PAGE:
The D.C. Council gave final approval to legal sports betting Tuesday, making the nation’s capital the first in the region to allow residents and visitors to bet money on professional sports teams and contests.
In May, the U.S. Supreme Court struck down a federal law outlawing sports betting outside of Nevada. The ruling mobilized lawmakers across the nation who were looking for new sources of revenue and an industry that was looking to expand rapidly.
The District will join seven other jurisdictions outside Nevada that allow sports gambling: New Jersey, Delaware, Rhode Island, Pennsylvania, Mississippi, West Virginia and New Mexico. Arkansas and New York are positioned to join next year.
Lawmakers in Virginia and Maryland have yet to act, while a casino in West Virginia is the closest place for Washingtonians to place a legal wager.
After they approved the measure, lawmakers passed emergency language so that sports betting can begin as soon as Bowser signs the legislation. It requires that anyone betting be 18 or older.
Proponents of legal sports betting say people are already gambling on the outcome of games, so governments should tax and regulate the practice. But critics say promises of revenue are often overblown and warn of social ills, including gambling addiction.
The D.C. Lottery would oversee sports betting under the bill written by council member Jack Evans (D-Ward 2).
“We’re entering into new territory with sports gaming,” Evans said before the vote.
The program is expected to raise $92 million for city coffers over the next four years, according to projections by the Office of the Chief Financial Officer, which also manages the lottery. Most of the money would go to the general fund, but the bill also earmarks about $1 million annually for violence prevention and early-childhood care as well as $200,000 for gambling addiction treatment.
Council member David Grosso (I-At Large), who voted against the measure, said critical programs shouldn’t be funded “on the backs of the poor.”
“The lure of easy, though incredibly improbable, financial advancement preys upon low-income individuals,” said Grosso, who was joined by council member Brianne K. Nadeau (D-Ward 1).
The District has no casinos, but the legislation creates three ways to place a wager: at sports venues such as Capital One Arena and Nationals Park, at private establishments such as restaurants and liquor stores or from anywhere in the city using a mobile application.
The app is expected to be the most popular method to place a bet, but the D.C. Lottery would have the exclusive ability to operate it, closing off a potentially lucrative market to private businesses. Arenas and businesses with sports betting licenses could have apps that can be used only in their facilities.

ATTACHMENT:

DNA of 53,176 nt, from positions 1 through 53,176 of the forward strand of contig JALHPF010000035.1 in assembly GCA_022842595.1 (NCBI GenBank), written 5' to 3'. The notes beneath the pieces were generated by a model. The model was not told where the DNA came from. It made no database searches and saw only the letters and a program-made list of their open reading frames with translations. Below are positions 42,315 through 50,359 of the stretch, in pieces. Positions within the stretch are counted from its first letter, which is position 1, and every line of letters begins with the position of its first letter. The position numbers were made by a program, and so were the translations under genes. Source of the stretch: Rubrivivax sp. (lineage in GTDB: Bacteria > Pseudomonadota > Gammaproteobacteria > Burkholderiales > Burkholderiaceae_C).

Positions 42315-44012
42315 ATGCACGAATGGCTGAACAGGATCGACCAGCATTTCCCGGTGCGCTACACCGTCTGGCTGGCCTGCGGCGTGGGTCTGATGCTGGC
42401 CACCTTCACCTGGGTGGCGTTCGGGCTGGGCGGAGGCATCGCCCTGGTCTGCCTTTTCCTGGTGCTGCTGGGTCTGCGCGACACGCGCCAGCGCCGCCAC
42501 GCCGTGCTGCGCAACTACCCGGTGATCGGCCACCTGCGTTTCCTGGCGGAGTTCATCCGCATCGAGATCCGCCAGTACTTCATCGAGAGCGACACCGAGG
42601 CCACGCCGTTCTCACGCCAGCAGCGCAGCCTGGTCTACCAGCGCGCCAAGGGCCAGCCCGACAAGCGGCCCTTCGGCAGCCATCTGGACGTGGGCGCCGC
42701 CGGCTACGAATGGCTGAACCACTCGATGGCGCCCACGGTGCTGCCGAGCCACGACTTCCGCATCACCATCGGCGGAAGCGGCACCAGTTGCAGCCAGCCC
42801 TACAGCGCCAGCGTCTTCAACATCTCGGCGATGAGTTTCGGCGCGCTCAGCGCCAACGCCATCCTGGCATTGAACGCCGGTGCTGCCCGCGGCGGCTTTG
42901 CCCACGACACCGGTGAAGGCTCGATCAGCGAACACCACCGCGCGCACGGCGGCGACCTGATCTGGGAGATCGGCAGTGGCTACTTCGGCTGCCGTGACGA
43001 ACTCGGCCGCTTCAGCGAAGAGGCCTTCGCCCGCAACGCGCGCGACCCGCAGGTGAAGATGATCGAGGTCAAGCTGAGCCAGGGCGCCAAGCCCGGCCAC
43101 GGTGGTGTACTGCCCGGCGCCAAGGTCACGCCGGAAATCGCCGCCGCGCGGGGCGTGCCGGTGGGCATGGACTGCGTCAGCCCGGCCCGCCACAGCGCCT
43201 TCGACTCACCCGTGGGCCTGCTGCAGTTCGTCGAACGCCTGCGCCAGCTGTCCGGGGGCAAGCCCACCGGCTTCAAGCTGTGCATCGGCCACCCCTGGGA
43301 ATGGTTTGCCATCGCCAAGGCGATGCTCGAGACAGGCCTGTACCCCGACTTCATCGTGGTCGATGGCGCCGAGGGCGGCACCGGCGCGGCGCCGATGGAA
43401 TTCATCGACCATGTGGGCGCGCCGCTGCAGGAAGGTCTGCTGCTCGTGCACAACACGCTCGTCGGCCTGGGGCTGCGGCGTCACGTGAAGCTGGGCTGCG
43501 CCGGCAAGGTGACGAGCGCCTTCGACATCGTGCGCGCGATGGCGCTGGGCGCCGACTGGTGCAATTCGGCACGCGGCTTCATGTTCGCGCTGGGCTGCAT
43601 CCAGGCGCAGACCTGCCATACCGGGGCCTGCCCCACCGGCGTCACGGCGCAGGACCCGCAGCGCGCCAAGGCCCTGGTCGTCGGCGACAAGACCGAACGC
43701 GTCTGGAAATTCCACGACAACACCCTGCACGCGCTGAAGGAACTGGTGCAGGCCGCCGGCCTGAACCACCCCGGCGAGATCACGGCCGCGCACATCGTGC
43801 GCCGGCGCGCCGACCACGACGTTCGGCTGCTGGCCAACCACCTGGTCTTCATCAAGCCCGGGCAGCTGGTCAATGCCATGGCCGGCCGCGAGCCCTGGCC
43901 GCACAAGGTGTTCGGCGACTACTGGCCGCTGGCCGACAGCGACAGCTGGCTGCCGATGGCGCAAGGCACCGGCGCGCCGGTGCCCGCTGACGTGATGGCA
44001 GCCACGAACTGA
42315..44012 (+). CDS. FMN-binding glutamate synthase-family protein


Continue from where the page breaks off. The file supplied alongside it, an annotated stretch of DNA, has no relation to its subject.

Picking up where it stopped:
No state that has legalized sports betting has such an arrangement, industry watchers say.
“Especially from the consumer perspective, it’s better to have more competition and choice, so this is unusual,” said Sara Slane of the American Gaming Association, an industry group. “But it’s obviously better than having the illegal market, so I’m glad they are taking a step in the right direction to provide a legal, regulated alternative.”
The lottery insisted on having no competition for the mobile app to maximize revenue for the city. Lawmakers said they were open to eventually allowing private businesses into the mobile market.
Council member Robert C. White Jr. (D-At Large) unsuccessfully pushed an amendment to allow more competition, giving preference to local and minority-owned companies. He said he wanted to create a homegrown version of FanDuel or DraftKings, the titans of the industry.
“Sports betting is going to be a huge opportunity for the city in terms of revenue, but it’s an equally big opportunity for residents to get jobs and create and expand businesses,” White said. “I don’t think we should be opening up new opportunities and setting aside District funding without including as much minority and women participation as possible.”
The D.C. Council on Tuesday instead approved language shepherded by Kenyan R. McDuffie (D-Ward 5) meant to increase minority participation in other parts of the industry.
After the victory at city hall, the race is on to start a sports betting industry, with sports companies and retailers forging partnerships with gambling businesses.
Under the legislation, private sports betting facilities at arenas must pay $250,000 for five-year licenses. Retailers that want to allow sports betting on their sites must pay $5,000 for two-year licenses.
Tuesday was the last opportunity to pass legislation in the District before an end-of-year deadline. Lawmakers also gave final approval to climate change legislation that aims to move the city toward entirely renewable energy sources, a bill creating a research arm of government focused on education data, and a measure for a pilot program to expand public bathrooms downtown.